Religion Dispatches interviews Lisa Miller about her new book, Is There Religion in Heaven?
RD: What inspired you to write Heaven?
Miller: About a year after 9/11, I wrote a Newsweek cover story on heaven. It was triggered by this idea: In a suicide bombing, everyone thinks they’re going to heaven. The bombers are martyrs, according to their beliefs, and are going to straight to heaven to receive the rewards promised there. The victims are martyrs, according to their beliefs, and are also going straight to heaven. So: which is it? Is everyone going to heaven? Is there a different heaven for terrorists and for the people killed by terrorists? This led to a very basic exploration of ideas of heaven: Heaven as a real place, heaven as an idea of something beautiful and perfect but unattainable, heaven as a location somewhere, heaven as a process, heaven as a galvanizing or corrupting influence or an incentive for good (what the Bible calls “righteous”) behavior.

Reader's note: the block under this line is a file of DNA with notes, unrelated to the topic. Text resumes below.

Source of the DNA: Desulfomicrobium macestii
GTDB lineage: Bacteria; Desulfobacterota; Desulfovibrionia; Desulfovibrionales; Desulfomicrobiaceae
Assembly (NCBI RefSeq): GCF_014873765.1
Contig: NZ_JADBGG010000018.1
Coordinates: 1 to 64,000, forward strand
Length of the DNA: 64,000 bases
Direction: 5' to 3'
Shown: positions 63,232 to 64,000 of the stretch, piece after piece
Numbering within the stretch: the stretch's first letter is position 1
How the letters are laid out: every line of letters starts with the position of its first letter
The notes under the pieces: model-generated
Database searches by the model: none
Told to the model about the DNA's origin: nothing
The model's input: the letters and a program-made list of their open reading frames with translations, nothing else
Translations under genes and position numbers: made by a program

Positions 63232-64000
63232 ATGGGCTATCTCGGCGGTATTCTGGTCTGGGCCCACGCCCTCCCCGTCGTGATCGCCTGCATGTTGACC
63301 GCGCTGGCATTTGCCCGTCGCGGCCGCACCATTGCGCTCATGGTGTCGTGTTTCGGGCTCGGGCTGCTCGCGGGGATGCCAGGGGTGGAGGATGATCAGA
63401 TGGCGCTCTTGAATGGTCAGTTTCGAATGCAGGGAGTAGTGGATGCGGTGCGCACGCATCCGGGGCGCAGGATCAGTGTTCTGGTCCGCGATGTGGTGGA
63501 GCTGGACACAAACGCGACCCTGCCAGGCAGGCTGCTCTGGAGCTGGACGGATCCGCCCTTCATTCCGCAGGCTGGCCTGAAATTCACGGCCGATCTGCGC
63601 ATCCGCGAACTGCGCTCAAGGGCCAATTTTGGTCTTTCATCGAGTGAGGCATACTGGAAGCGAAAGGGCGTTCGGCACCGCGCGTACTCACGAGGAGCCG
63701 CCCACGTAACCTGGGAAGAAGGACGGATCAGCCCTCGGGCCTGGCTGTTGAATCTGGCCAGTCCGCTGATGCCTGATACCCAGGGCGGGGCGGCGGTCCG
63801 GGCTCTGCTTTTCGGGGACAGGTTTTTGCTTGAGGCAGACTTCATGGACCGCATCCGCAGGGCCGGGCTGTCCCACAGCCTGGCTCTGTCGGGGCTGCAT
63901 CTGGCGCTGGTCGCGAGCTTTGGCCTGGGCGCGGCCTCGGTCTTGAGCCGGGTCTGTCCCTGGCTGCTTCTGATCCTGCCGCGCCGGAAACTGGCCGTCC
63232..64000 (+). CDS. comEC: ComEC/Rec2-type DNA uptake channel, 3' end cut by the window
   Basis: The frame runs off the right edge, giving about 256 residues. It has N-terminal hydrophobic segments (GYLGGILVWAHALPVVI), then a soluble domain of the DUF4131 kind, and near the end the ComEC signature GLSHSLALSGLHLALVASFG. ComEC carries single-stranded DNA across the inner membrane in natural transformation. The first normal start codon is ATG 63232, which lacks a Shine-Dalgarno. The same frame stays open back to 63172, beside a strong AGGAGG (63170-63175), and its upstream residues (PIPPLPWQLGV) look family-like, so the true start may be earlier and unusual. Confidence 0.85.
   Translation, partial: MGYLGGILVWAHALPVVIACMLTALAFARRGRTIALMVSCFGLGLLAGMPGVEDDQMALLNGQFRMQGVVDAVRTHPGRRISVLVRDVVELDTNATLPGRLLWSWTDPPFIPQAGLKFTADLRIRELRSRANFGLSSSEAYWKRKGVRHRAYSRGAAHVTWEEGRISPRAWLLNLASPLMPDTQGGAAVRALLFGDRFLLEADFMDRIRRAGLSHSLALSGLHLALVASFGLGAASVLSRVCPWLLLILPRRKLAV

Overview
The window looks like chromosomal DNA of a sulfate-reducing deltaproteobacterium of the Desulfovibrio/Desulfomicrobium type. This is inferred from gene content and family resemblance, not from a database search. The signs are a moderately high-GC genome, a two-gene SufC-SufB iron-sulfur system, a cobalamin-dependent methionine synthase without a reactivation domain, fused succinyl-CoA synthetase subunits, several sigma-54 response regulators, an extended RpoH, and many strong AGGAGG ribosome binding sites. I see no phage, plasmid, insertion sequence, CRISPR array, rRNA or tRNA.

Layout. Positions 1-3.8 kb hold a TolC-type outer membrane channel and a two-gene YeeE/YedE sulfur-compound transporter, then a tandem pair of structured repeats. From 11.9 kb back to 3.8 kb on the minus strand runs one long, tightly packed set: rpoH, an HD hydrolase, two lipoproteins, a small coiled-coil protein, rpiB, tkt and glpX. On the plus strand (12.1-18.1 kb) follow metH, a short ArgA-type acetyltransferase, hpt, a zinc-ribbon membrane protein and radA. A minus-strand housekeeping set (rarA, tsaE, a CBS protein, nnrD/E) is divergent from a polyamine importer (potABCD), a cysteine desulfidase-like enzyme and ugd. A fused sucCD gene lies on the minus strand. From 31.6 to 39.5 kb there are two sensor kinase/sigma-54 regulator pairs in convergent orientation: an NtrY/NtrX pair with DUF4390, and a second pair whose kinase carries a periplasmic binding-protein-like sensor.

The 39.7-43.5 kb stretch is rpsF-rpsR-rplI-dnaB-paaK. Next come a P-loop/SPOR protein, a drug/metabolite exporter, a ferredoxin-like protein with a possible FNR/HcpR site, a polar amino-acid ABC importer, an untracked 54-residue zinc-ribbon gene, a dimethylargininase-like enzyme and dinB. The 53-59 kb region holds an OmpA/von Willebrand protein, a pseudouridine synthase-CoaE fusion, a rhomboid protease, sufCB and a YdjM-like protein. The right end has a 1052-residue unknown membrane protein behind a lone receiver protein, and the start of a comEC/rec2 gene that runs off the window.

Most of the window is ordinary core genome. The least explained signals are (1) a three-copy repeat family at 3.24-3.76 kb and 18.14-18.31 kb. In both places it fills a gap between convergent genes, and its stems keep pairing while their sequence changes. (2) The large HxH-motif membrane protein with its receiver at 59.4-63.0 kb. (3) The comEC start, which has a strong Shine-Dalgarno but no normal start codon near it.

As I dug deeper, I began to see that people have been asking the same questions about heaven since they started to talk about it. While they’re unanswerable, they’re also worth asking.
For the book she asked: What does heaven look like? What happens to our bodies? Who’s up there and what do we do?
80% of those in the US believe in heaven but are unclear on what they believe. What do you believe?